Ditch the selfie stick. It’s the solo-travelers equivalent of taping a sign on your back that says: “Here, take my wallet. I didn’t need it anyway.”
Put on real pants. Leggings are a lovely innovation, and a trend I readily embrace while on American soil (….and in Brighton. I’m quite positive you could step into the streets here wearing a morph suit, and no one would do a double-take.) However, the oversized sorority t-shirt, Nike tennis shoes, and stretchy fabric typical of my culture is a look that’s strictly reserved for exercise in most of Western Europe. A simple pair of black pants, turtle neck, and boots are a comfortable alternative that allows for wardrobe immersion. Dark tinted sunglasses are a personal favorite, as well.
Invest in some international cell data. International cell service, contrary to popular belief, doesn’t have to be costly. Vodafone, a cell phone carrier available throughout Europe, offers temporary international data for the equivalent of 5 USD per day. For the solo traveler, this adds up to roughly the price of one cab ride. Carrying a physical map draws attention to uncertainty. Using a GPS is a reasonable, effective alternative. Furthermore, the tool allows you to walk to many locations, saving funds that otherwise would be spent on transport.
3) Learn A Few Phrases in the native language
Today, a large part of the developed world speaks English as a second language. That being said, learning key phrases in a country’s native language is not only beneficial, but a gesture of respect.
“Grazie, non sono interessata.” (Thanks, I’m not interested) and “Aspetto mio fidanzato” (I’m waiting for my boyfriend) can serve a woman traveling solo well.
Italian men, in my experience, are all bark and no bite. While they’re rather vocal and expressive in their advancements, they’re quick to respectfully retract when rejected.
FUORI DALLA GRIGLIA
Off the Grid
While in Rome, I visited ten churches, nine landmarks, and two museums.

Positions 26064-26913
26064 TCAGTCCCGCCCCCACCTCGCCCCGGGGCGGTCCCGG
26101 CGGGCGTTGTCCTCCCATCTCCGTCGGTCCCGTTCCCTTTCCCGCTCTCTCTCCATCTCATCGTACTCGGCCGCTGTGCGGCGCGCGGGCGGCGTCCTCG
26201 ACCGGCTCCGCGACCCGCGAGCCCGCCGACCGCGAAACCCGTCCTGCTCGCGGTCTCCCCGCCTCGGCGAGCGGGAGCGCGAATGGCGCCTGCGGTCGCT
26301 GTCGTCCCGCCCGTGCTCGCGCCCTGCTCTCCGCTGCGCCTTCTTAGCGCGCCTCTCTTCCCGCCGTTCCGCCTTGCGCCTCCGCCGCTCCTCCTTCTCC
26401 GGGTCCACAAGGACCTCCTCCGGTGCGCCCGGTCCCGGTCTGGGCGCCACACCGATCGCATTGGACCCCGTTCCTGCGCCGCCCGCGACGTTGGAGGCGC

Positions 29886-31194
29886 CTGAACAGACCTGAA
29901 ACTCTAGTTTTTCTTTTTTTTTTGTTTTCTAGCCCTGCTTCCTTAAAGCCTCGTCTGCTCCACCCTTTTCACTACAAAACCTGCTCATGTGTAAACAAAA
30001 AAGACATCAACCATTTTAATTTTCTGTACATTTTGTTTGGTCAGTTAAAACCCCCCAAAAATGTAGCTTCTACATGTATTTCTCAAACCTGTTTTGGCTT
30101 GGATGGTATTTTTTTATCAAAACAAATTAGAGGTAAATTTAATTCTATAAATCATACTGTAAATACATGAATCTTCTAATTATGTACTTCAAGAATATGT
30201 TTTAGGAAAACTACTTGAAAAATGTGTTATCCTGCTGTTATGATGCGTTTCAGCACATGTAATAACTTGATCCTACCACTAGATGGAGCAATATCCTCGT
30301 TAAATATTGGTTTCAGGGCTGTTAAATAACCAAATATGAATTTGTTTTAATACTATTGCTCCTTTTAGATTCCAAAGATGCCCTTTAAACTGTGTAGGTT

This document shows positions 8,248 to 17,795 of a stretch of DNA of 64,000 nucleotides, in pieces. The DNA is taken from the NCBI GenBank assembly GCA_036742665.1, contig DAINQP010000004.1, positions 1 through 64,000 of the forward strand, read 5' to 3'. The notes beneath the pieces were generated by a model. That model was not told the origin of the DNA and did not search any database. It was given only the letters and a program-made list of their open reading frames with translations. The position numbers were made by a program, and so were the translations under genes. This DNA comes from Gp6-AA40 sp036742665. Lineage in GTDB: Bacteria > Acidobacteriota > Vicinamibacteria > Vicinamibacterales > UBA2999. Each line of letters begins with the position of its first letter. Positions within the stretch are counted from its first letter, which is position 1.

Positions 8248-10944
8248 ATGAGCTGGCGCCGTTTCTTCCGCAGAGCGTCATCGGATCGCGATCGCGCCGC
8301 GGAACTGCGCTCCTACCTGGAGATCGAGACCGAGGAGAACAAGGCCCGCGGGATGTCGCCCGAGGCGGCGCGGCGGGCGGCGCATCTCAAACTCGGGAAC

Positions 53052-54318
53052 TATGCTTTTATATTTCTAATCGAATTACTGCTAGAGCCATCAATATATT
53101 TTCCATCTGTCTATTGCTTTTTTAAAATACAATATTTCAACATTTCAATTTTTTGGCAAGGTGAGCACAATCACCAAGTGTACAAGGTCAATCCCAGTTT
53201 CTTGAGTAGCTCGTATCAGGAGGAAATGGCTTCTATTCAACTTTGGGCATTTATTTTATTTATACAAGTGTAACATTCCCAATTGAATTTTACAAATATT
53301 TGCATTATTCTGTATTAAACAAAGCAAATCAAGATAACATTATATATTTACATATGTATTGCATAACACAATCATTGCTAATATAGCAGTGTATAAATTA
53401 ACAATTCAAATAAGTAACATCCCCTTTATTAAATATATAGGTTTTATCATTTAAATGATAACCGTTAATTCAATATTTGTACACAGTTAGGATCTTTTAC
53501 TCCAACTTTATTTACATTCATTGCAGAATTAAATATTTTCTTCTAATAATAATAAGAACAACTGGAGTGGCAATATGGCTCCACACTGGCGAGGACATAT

I attended Ash Wednesday mass, Holy Thursday mass, a church service led in German??? (still not entirely sure how, it in a city 900 + Italian parishes I ended up there….but I wouldn’t have understood the language either way, so I went with it.) and a Sunday Easter Service.
Furthermore, I stumbled across a number of parks, open markets, architecture, street performers in Trastevere Square, and fab food.
There’s a catch, though. Like many destinations, Central Rome is laced with tourist traps. It’s Marketing-101, if you will; appeal to the target market. Vendors and businesses, in every country, recognize the visitor demographic that frequent popular regions. Many locations, specific to major landmarks, may compromise authenticity in favor of tailoring their food, products, and atmosphere to tourists.
Here, you’ll find a few my favorite locations “off the grid.” Pack some cash, plan to trek slightly off track, and pursue cultural authenticity.
I Rigazzi En Verde
The Boys in Green
Put simply, Rome is a rather romantic location.
This didn’t occur to me when I spontaneously booked this trip. It wasn’t until I settled into a seat nestled on a quiet street side, ordered a glass of house red, and looked around that I came this inevitable realization. Couples regularly passed by, holding hands and pausing for the occasional peck on the lips. The expressive, affectionate tone that the Italian language carries echoed through the streets.
ON a surface level, this situation sounds lonely…depressing, even.